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I want to reduce the home size. So I need to unmount it. How can I do it using gparted?

2) what type of file system is better for accessing both windows and linux.

  • Welcome to Ask Ubuntu. Please use one question at a time. Your second question is primarily opinion based, and likely to be closed if asked as a separate question. – user68186 May 24 '18 at 15:50
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    I think you would have to enable root then login as root... if you are logged in as a user your home folder will always be in use. or you can boot from live USB and use gparted there maybe? – Joshua Besneatte May 24 '18 at 16:02
  • You can access NTFS on Ubuntu, just run: sudo apt install ntfs-3g – NerdOfLinux May 24 '18 at 17:42
  • what will be the better option using ntfs or fat32 – Md. Mony May 24 '18 at 18:00
  • Obvious, but you cannot use NTFS or Fat32 for /home. Use Live USB to reduce /home. P.S. I never use extended for /home or swap, so I have never reduced them with Live USB. ExFAT is dangerous with Linux! If you intentionally or accidentally do a filesystem check, you could lose all your data, I have done it once... – vasilis74 May 25 '18 at 1:29

Basically, you cannot modify the structure of a mounted partition (which you are using).

Home, boot, data partition

So a home partition can typically be unmounted using another user logged in, umount it and modify its structure.

Slash or extended partition when slash mounted on

You have to do this from a live UFD/DVD as you cannot unmount a Linux system partition on an hdd/ssd while it is directly or potentially in use.

As far as file systems are concerned, with Windows use NTFS and with Ubuntu system devices, stay with ext4. If you plan to stay with Windows keep data files on an NTFS system or use extufsd for example.

  • I have another question, can I increase the size of "extended partition"? and how? – Md. Mony May 24 '18 at 17:57
  • @Md.Mony: if it's another question, make it another question ;) – 0xC0000022L May 24 '18 at 18:37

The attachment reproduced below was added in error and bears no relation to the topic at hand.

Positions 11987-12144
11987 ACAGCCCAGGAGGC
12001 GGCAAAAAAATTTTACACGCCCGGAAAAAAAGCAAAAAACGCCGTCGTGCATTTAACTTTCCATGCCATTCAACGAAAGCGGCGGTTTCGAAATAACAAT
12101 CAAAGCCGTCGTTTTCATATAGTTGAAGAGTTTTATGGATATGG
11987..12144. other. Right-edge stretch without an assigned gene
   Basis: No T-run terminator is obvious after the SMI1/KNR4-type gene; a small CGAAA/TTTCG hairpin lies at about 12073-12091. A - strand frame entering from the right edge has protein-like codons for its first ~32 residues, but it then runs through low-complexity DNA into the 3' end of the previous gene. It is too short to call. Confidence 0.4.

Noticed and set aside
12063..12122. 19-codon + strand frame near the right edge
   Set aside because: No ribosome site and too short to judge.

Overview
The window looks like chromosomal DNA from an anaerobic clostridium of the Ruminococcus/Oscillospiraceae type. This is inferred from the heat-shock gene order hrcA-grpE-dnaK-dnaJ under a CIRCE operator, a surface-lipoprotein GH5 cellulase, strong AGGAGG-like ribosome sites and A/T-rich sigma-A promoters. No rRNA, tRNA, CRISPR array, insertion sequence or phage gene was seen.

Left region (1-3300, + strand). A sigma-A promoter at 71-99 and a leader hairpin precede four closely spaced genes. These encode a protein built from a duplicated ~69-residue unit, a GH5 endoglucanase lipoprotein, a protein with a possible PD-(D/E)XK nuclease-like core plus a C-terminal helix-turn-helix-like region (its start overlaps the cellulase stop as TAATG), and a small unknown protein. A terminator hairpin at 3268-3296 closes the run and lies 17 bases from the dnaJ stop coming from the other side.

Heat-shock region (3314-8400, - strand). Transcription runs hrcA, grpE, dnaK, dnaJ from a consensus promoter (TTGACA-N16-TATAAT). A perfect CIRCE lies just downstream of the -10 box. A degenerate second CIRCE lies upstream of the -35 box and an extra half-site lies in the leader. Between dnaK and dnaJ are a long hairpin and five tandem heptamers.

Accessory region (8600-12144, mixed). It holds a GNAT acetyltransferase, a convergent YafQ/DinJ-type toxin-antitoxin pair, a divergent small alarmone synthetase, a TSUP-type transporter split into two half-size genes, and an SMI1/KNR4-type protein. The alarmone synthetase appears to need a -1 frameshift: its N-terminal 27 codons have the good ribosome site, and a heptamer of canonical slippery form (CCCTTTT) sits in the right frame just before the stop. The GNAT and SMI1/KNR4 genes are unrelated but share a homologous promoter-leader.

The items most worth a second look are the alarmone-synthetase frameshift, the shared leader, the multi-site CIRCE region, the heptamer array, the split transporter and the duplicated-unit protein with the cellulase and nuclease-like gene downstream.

if you want to reduce home partition size means it definitely affects the whole working Linux operating system. while Linux machine is running it is not possible to edit the home partition. it can be done by using bootable Linux USB/cd (any Linux os, ex Ubuntu, Kali Linux) and gparted is installed on it. in this way also you may destroy your running Ubuntu os. but I tried this it workes for me. Hope that this s work for you also.

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    Reducing the Home partition can't damage the Ubuntu installation if there really is a home partition, and a separate OS partition. Even if there is only one partition, I don't see how shrinking it will cause damage, especially if it is just about 10% full, as the picture shows. – NerdOfLinux May 24 '18 at 17:40
  • ok I solve it by using a live CD. Thank you so much. – Md. Mony May 24 '18 at 17:58
  1. Log in as another user; typically Ctrl+alt+F1 username -> enter -> pwd (Instructions to create another if you don't have one yet; that other user must be added to the group sudoer)
  2. Shutdown graphical interface sudo service sddm stop
  3. Unmount home sudo umount /home
  4. resize2fs /dev/sda6 6000M or the size you want
  5. Remount all partitions defined into /etc/fstab which include /home sudo mount -a
  6. Restart you graphical interface sudo service sddm start
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    Logging in as another user will not solve the problem, unless the user is root. All other users have their Home folder under /home/user1, /home/user2 etc. The /home partition is mounted and locked whether user1 is logged in or user2 is logged in. Create another user, user3 and she gets /home/user3 as her home. So, you cannot unmount /home unless you enable root login or boot from another drive, such as a Live USB or DVD. – user68186 May 24 '18 at 19:14
  • @user68186 Users without home directory are possible, so in theory this method should work. – knoftrix Mar 12 '20 at 14:34
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    @SaurabhSingh though it is possible to create an user without a home directory, it is not the default behavior. More importantly this answer does not explain that one needs to create an user without associating the user with the corresponding home directory. Even more importantly the answer does not describe how to create such an user. To be specific, it is not sufficient to have an existing user and adding her to the sudoer group. The answer as it stands should not work. – user68186 Mar 12 '20 at 15:00

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